Host of gadgets available to help older adults live independently 

Running the tech gamut from low to high, there are plenty of gadgets easily available to help older adults live more comfortably and independently. Check local stores and online shopping venues for the following items: 

Grabber tool: Grabber tools can help seniors easily reach items that are stored up high or that have fallen on the floor or in hard-to-reach places like behind the couch. They can also help with yard cleanup, picking up twigs without bending. There are a wide variety available, with different lengths, handle-types and weight-bearing capabilities, that range from about $10-$50.

Garden kneelers and seats: Working in the yard can be easier and less painful on the joints by using a garden kneeler, a portable, padded stool that is strong enough to support gardeners while stooping and standing back up and is light enough to carry. Prices can range from $20-$120, depending on weight limits and amenities like handles and storage pouches.  

Item locators: Nothing is more frustrating than not being able to find your car keys or the TV remote. Products like Tile and Esky allow you to place a receiver on commonly lost items. Pressing the transmitter sets off a “beep” that you can follow to locate the item. Prices range from $20-$50.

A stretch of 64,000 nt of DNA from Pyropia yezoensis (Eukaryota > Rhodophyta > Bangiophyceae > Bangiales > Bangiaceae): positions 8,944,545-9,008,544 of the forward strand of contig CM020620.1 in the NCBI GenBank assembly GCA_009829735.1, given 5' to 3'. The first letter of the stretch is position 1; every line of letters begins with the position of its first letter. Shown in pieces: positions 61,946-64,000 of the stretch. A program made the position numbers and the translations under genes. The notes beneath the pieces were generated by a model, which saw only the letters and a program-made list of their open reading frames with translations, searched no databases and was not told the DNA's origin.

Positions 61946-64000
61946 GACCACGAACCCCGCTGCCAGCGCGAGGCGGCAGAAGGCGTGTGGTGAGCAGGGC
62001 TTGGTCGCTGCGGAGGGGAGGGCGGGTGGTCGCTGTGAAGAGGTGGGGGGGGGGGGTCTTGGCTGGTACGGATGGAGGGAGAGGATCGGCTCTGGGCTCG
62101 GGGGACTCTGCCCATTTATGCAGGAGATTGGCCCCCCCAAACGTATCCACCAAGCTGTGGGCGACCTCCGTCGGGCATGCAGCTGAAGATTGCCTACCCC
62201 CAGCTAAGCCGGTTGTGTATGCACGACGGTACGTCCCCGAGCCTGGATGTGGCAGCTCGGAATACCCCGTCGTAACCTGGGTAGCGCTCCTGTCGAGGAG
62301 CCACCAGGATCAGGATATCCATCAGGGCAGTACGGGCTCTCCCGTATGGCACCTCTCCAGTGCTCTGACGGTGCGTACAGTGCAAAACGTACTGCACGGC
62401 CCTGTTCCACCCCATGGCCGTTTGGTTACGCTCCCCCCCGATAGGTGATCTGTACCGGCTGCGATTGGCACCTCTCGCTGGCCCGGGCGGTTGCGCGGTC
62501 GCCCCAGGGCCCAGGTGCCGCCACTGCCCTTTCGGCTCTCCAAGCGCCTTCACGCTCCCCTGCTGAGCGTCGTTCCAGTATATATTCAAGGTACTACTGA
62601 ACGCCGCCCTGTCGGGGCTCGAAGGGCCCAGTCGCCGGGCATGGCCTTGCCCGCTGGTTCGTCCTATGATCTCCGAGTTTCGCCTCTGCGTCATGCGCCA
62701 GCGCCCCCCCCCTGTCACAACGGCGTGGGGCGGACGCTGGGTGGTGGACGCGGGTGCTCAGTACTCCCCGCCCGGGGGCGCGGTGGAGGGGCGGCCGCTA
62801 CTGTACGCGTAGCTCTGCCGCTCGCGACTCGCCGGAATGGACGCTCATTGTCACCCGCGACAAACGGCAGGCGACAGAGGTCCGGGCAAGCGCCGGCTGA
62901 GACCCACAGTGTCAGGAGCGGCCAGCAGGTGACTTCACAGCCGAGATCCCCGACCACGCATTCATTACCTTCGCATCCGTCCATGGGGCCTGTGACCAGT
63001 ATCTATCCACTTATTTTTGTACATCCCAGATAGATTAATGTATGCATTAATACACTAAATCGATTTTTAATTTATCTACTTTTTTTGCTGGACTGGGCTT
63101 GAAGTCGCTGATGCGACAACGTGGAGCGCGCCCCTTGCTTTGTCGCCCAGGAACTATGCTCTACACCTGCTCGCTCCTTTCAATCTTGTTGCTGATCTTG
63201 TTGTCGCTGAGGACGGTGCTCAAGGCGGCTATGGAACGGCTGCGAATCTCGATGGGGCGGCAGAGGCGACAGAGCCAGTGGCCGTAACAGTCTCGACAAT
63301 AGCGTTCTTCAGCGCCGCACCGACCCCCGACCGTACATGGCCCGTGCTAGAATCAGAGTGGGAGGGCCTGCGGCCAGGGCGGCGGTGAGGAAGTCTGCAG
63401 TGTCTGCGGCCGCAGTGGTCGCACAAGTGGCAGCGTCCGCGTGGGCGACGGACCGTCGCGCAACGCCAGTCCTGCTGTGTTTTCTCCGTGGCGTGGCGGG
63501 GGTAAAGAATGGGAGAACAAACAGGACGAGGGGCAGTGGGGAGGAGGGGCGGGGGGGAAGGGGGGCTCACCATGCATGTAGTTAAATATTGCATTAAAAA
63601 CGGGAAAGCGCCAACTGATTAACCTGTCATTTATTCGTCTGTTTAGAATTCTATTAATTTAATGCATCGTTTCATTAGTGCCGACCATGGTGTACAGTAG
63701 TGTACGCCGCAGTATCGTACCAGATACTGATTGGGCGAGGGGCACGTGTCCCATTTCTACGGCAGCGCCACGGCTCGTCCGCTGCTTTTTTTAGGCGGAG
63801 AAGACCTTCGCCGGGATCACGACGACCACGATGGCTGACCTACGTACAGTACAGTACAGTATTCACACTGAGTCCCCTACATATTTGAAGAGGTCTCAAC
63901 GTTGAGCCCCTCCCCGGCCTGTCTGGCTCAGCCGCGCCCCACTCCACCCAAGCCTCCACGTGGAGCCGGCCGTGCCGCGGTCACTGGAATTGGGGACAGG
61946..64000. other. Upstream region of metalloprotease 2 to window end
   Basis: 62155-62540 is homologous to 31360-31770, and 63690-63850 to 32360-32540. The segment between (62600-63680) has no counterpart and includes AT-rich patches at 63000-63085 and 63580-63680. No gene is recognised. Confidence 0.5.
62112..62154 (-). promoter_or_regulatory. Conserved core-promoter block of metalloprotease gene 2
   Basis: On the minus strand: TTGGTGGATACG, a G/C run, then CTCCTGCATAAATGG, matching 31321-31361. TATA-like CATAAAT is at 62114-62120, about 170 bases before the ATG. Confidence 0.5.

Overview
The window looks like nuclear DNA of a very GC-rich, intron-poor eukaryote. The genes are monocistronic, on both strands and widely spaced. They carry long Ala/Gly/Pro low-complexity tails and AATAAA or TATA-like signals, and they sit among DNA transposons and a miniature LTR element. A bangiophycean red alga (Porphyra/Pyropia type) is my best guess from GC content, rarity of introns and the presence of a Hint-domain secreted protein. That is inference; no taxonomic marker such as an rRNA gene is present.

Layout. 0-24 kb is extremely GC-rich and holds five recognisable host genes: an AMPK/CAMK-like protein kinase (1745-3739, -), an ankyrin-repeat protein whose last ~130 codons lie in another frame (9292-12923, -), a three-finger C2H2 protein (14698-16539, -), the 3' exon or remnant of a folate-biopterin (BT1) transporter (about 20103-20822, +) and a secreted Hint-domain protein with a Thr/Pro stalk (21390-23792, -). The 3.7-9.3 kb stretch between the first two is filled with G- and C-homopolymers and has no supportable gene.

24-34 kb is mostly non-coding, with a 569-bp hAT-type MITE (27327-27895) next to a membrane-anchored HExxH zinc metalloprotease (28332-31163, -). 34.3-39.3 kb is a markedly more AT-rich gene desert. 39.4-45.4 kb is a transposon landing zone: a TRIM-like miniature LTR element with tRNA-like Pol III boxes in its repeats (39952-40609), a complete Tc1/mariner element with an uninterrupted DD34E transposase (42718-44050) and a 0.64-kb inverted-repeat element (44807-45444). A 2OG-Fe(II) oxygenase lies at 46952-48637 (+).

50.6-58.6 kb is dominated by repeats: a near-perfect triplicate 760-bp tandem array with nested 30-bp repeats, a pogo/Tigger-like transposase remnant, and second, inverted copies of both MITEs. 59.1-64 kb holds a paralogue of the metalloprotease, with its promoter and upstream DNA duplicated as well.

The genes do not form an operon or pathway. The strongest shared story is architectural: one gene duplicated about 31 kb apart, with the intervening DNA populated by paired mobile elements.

Doorbell cameras: Technology used in smart doorbells like Ring and Nest allow people to see who is at the door before they open it, adding to their safety. The doorbell cameras send a notification and a photo to a smart phone when the doorbell is pressed. Some, like Ring, also send a notification when movement is detected, even if the doorbell isn’t rung, providing added security and peace of mind. Prices range from $80-230, depending on extras. 

GrandPad computer tablet: Tablets provide an easy, economical way to stay in touch with family and friends. The GrandPad is specifically designed for older adults, offering simple voice and video calling, photo sharing and access to email; it does not have a web browser. The GrandPad has larger buttons and an uncomplicated interface, and a subscription service offers a companion app for family to connect to a private network with the senior. The GrandPad blocks unknown calls, protecting users from scammers. If you buy the device direct, it costs $79 per month with a $29 setup and shipping fee, or purchase it through Consumer Cellular for $250 upfront and $40 a month.

Medical alert systems: Seniors who live alone should consider a medical alert device. By wearing a pendant around the neck or wrist, users access emergency help 24/7. Pushing the help button connects seniors to a call center, where they can speak to a trained operator any time of day. These systems vary from basic to high tech and some have features like fall detection or activity monitoring. Prices start at about $30 per month. ∞